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Publication numberUS20090295430 A1
Publication typeApplication
Application numberUS 12/393,562
Publication date3 Dec 2009
Filing date26 Feb 2009
Priority date29 Feb 2008
Also published asWO2009108776A1
Publication number12393562, 393562, US 2009/0295430 A1, US 2009/295430 A1, US 20090295430 A1, US 20090295430A1, US 2009295430 A1, US 2009295430A1, US-A1-20090295430, US-A1-2009295430, US2009/0295430A1, US2009/295430A1, US20090295430 A1, US20090295430A1, US2009295430 A1, US2009295430A1
InventorsAdrian Stoica, Radu Andrei
Original AssigneeCalifornia Institute Of Technology
Export CitationBiBTeX, EndNote, RefMan
External Links: USPTO, USPTO Assignment, Espacenet
Method and apparatus for simultaneous processing of multiple functions
US 20090295430 A1
Abstract
A methodology for describing an input-output behavior of a multi-level logic gate to process simultaneously a multiplicity of independent Boolean logic functions, with each Boolean function processing signals carried on an individual, separate channel. An embodiment may simultaneously process the same data with the same function or with different functions, multiple data with the same function, or multiple data with different functions. In addition, multi-level logic signals (having more than two levels) may be processed, so that a higher communication bandwidth may be obtained without necessarily increasing the number of traces (wires). Other embodiments are described and claimed.
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Claims(8)
1. A method to provide an input-output relationship to process K input multi-level logic signals into an output signal, the method comprising:
choosing a decoding scheme to decode the K input multi-level logic signals into a set of M′ bits on each channel of M channels;
choosing Boolean functions for each channel; and
choosing an encoding scheme to encode the output of the Boolean functions into the output signal.
2. The method as set forth in claim 1, where M′=M.
3. The method as set forth in claim 1, wherein the decoding scheme applies the same decoding function to each of the K input multi-level logic signals.
4. A logic gate to provide an output signal y in response to K input signals xk, k=1, 2, . . . , K, the logic gate comprising M channels Cm, m=1, 2, . . . , M to propagate data signals to perform M Boolean functions fm, m=1, 2, . . . , M, where for each k=1, 2, . . . , K, input signal xk maps into an M′-tuple of bits (xk (M′), xk (M′−1), . . . , xk (2), xk (1)), where each xk (m) is a binary logic signal, where a subset of the set of K M′-tuples {(xk (M′), xk (M′−1) . . . , xk (2), xk (1)), k=1, 2, . . . , K} is transmitted over the M channels, and where the output signal y is a function of the M-tuple of binary signals (fM {CM}, fM−1 {CM−1}, . . . f2 {C2}, f1 {C1}), where for each m=1, 2, . . . , M, {Cm} is the subset of the set of K M′-tuples {(xk (M′), xk (M′−1), . . . , xk (2), xk (1)), k=1, 2, . . . , K} that is transmitted over the channel Cm, and fm {Cm} is an output of Boolean function fm for the set of binary logic signals {Cm}.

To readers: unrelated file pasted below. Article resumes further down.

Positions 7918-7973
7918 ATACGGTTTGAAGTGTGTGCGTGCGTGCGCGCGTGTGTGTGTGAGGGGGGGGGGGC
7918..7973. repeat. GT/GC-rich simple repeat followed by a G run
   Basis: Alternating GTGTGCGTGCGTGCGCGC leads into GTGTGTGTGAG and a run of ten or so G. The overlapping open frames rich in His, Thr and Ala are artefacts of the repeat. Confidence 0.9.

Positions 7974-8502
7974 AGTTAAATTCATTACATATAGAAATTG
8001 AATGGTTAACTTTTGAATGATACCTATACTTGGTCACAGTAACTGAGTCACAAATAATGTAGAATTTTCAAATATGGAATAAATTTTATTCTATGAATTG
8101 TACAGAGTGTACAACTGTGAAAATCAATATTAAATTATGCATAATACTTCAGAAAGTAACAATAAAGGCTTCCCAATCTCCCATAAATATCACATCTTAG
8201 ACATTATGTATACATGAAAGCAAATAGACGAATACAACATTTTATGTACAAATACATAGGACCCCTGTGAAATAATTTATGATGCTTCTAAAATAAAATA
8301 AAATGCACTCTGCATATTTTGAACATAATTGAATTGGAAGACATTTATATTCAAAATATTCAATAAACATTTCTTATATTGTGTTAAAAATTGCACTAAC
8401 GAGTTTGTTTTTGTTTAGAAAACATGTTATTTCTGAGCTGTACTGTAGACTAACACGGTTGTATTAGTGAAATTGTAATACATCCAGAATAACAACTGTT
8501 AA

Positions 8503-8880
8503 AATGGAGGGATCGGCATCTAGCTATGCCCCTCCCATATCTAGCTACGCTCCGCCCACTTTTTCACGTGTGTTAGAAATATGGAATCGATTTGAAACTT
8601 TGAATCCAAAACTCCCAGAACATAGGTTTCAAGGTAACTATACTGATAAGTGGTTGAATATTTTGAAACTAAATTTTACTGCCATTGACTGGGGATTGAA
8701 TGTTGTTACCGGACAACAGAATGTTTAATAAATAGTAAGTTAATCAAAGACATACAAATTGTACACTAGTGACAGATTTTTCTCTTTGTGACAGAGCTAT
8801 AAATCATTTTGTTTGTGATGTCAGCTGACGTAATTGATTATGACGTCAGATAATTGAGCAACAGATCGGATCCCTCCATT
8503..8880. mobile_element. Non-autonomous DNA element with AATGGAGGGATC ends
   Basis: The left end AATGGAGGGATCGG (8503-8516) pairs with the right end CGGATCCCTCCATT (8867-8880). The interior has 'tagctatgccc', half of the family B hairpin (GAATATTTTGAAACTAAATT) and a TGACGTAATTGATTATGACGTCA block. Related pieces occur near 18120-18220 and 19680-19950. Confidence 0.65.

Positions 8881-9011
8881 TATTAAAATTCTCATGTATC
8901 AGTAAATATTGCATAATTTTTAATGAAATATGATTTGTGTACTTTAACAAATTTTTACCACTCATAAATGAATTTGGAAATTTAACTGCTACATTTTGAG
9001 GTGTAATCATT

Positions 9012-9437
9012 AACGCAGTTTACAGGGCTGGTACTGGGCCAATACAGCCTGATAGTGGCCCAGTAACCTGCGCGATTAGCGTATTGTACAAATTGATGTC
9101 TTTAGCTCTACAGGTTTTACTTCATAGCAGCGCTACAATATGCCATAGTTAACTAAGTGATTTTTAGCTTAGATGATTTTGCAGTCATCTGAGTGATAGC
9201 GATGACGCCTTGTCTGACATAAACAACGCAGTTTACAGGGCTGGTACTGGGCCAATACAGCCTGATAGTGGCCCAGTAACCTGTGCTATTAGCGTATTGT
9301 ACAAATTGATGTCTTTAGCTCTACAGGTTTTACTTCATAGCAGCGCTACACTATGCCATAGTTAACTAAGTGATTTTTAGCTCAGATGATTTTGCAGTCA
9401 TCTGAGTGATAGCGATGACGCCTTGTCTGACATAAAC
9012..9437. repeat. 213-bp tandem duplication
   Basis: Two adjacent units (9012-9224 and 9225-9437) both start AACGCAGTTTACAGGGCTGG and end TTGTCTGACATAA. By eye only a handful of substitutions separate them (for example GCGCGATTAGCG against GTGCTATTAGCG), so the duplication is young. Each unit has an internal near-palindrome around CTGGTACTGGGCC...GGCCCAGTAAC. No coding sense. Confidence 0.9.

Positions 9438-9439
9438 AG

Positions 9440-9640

5. The logic gate as set forth in claim 4, where M′=M, where for each k=1, 2, . . . , K, xk (m) is sent over channel Cm for each m=1, 2, . . . , M, where for each m=1, 2, . . . , M, {Cm} is the set of binary logic signals {x1 (m), x2 (m), . . . , xK (m)}.
6. The logic gate as set forth in claim 4, wherein a same mapping is applied to each signal xk.
7 . A method to synthesize a simul-gate logic circuit given a logic circuit comprising a set of Boolean logic gates {Bi, i=1, 2, . . . , N}, the method comprising:
replacing, for each i=1, 2, . . . , N, the Boolean logic gate Bi in the logic circuit with the simul-gate (Bi, Bi, . . . , Bi), where Bi is repeated M times.
8. The method as set forth in claim 7, where for each i=1, 2, . . . , N, the simul-gate (Bi, Bi, . . . , Bi) is such that in response to K (i) input signals xk (i), k=1, 2, . . . , K (i), the the simul-gate (Bi, Bi, . . . , Bi) comprises M channels Cm (i), m=1, 2, . . . , M to propagate data signals to perform the Boolean function Bi M times, where for each k=1, 2, . . . , K (i), input signal xk (i) maps into an M-tuple of bits (xk (i, M), xk (i, M−1), . . . , xk (i, 2), xk (i, 1)), where each xk (i, m) is a binary logic signal, where xk (i, m) is sent over channel Cm (i) for each m=1, 2, . . . , M, and where an output signal y (i) is a function of the M-tuple of binary signals
(Bi {CM (i)}), Bi {CM−1 (i)}, . . . , Bi {C2 (i)}, Bi {C1 (i)}), where for each k=1, 2, . . . , K(i), xk (i, m) is sent over channel Cm (i) for each m=1, 2, . . . , M, where for each m=1, 2, . . . , M, {Cm (i)} is the set of binary logic signals {x1 (i, m), x2 (i, m), . . . , xK (i, m)}, and Bi {Cm (i)} is the output of Boolean function Bi for the set of binary logic signals {Cm (i)}.
Description
    PRIORITY CLAIM
  • [0001]
    This application claims the benefit of U.S. Provisional Application No. 61/067,666, filed 29 Feb. 2008.